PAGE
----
At the picture on the right you can see my “We have Dragons” Klosterstich embroidery project. I used the threads from Renaissance Dyeing for this project.
Hint: Renaissance Dyeing has already a very nice assortment of colors but if you need a color shade which they don’t have in their online color chart, you just need to contact Renaissance Dyeing. They normally respond very fast and usually also have some “special colors” in their stock which they don’t have in their online color chart. As Andie from Renaissance Dyeing once explained it to me: just a small change of the pH-value of the water (rain water, well water,…) and the final result can look completely different. Well, dyeing is definitely also an art form. 🙂
Wool – Silk
I actually purchased this threads for a 12th century nailbinding project but I was curious and also tried out if I can embroider with them. And what shall I say, I simply fell in love with the lovely “Baby Silkpaca lace” threads from the company malabrigo.
This 420yards/ 385m of 70% baby alpaca and 30% silk mix is a dream to touch and the threads come in many vibrant colors. And though it is not cheap, a ball of 420yards of wool/silk mix for about 10$ is a really good deal when you consider how much other alpaca or silk threads with less yards/m cost. 🙂
…and here an example of Klosterstich worked with the “Baby Silkpaca lace” thread. Yes, all my recently embroidered patches for my needle books were worked with this thread. 🙂
…and here the small pouch I made for the very first blog birthday raffle. For this project I used another medieval embroidery technique but also worked with the same “Baby Silkpaca lace” threads. I also used this thread for the tassels and the cords.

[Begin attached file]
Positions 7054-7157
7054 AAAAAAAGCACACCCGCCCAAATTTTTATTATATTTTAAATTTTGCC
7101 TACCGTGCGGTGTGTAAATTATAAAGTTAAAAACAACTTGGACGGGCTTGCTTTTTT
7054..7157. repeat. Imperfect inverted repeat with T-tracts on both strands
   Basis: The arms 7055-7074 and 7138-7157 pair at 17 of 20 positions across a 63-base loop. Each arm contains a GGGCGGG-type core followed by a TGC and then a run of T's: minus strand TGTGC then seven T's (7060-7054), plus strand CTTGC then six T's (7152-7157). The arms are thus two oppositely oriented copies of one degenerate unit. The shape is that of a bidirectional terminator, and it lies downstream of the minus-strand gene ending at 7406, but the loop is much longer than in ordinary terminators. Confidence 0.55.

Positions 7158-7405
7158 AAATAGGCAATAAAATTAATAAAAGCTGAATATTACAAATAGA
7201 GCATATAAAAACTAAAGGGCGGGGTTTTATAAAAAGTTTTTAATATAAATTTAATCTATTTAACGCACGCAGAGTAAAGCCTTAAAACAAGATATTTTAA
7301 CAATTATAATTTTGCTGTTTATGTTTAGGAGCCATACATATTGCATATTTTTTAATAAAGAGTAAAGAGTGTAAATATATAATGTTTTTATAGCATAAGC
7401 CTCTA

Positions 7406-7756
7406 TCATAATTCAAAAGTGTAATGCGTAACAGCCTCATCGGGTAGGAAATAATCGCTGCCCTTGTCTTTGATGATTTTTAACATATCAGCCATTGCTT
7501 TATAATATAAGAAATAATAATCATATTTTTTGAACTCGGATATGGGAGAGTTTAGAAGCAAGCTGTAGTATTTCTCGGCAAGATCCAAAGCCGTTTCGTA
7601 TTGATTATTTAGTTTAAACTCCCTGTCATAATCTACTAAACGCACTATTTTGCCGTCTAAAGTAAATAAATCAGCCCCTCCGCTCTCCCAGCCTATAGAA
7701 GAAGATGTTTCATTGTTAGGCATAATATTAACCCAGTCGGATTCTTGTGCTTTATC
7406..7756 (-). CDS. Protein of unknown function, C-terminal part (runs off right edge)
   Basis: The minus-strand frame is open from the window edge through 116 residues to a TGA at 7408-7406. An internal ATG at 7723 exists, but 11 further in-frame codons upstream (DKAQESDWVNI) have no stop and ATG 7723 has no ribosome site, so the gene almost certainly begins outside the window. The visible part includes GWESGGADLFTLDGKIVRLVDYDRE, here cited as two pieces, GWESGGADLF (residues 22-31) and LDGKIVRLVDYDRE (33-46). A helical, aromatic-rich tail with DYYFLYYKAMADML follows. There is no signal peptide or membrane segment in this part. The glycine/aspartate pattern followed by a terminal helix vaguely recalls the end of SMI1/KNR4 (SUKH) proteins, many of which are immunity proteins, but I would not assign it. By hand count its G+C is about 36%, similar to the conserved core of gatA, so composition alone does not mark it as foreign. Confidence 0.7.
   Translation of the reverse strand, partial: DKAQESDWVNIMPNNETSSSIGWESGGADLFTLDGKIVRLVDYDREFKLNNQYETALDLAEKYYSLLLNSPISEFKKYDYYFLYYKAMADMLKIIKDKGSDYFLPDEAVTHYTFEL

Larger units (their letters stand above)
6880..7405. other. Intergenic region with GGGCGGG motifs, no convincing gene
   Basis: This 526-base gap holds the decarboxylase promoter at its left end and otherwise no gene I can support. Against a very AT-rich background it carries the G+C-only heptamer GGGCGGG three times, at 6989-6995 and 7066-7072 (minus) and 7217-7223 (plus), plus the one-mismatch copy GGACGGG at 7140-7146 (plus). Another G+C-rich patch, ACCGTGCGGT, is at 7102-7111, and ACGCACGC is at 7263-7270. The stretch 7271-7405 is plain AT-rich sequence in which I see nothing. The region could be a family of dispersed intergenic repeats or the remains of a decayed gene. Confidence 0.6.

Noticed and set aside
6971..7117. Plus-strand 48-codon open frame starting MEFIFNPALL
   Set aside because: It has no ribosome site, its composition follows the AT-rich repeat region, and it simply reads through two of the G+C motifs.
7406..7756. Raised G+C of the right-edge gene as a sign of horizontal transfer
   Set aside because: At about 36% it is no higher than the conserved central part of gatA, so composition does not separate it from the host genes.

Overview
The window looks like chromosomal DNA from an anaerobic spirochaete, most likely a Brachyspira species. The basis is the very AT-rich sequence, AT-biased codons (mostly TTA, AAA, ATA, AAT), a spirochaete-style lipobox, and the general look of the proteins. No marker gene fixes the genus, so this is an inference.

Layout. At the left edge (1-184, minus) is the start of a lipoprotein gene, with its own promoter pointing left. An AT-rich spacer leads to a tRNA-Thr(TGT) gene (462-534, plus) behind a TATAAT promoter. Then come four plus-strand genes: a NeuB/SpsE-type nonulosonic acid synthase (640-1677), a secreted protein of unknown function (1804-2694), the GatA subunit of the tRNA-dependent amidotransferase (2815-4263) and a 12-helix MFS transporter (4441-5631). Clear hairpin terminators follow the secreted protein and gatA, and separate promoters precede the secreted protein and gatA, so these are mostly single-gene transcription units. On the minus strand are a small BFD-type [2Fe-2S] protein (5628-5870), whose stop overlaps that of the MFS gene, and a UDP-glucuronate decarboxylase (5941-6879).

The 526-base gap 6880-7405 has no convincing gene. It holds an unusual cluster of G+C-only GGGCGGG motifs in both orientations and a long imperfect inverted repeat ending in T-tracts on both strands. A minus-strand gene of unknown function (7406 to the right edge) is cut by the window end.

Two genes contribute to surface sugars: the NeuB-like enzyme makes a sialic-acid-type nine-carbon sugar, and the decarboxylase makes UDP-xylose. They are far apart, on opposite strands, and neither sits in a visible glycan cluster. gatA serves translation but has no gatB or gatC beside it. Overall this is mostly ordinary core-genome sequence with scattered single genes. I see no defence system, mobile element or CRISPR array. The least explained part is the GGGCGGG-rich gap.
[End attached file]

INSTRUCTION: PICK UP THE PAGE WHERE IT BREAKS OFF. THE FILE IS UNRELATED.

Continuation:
…and it also can be used for medieval split stitch embroidery:
Btw. I already found a small and very cute local yarn shop with malabrigo threads in my new home town Bowling Green via the “Locate a Store” page on the malabrigo website before I even moved to the states. Recently I visited the shop and it was really not easy to resist to buy more lovely silk and linen threads – they have a really nice assortment. But as soon as I worked up more of my “Baby Silkpaca lace” I will visit the shop again. They have some malabrigo yarns but actually don’t sell the “Baby Silkpaca lace” yet – I hope I can convince the shop owner to order some for me. 🙂
For heavy duty and when the fiber needs to be durable rather than pretty I prefer to use cotton threads. Like for the embroidered favor* which I embroidered for my sweetheart. He wears this favor while he is fighting and wherever he goes during every SCA event and though it was already used a lot, it still looks rather great.
(*= A favor is an old sign of affection. In the SCA it is normally a somehow decorated band hanging from the belt of your love or a very good friend.)